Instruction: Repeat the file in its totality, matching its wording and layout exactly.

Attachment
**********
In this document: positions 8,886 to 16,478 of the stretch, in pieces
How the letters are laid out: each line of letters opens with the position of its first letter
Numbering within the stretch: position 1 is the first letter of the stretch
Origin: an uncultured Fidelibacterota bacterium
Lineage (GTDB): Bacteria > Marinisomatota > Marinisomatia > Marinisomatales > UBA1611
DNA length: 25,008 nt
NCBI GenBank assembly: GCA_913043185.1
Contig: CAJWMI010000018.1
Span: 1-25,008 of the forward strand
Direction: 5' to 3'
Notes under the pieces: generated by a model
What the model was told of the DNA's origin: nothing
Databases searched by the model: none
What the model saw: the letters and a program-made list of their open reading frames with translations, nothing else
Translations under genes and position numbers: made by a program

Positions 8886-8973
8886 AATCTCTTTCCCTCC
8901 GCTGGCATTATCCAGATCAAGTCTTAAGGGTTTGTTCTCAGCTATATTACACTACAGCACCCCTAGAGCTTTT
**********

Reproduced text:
In this document: positions 8,886 to 16,478 of the stretch, in pieces
How the letters are laid out: each line of letters opens with the position of its first letter
Numbering within the stretch: position 1 is the first letter of the stretch
Origin: an uncultured Fidelibacterota bacterium
Lineage (GTDB): Bacteria > Marinisomatota > Marinisomatia > Marinisomatales > UBA1611
DNA length: 25,008 nt
NCBI GenBank assembly: GCA_913043185.1
Contig: CAJWMI010000018.1
Span: 1-25,008 of the forward strand
Direction: 5' to 3'
Notes under the pieces: generated by a model
What the model was told of the DNA's origin: nothing
Databases searched by the model: none
What the model saw: the letters and a program-made list of their open reading frames with translations, nothing else
Translations under genes and position numbers: made by a program

Positions 8886-8973
8886 AATCTCTTTCCCTCC
8901 GCTGGCATTATCCAGATCAAGTCTTAAGGGTTTGTTCTCAGCTATATTACACTACAGCACCCCTAGAGCTTTT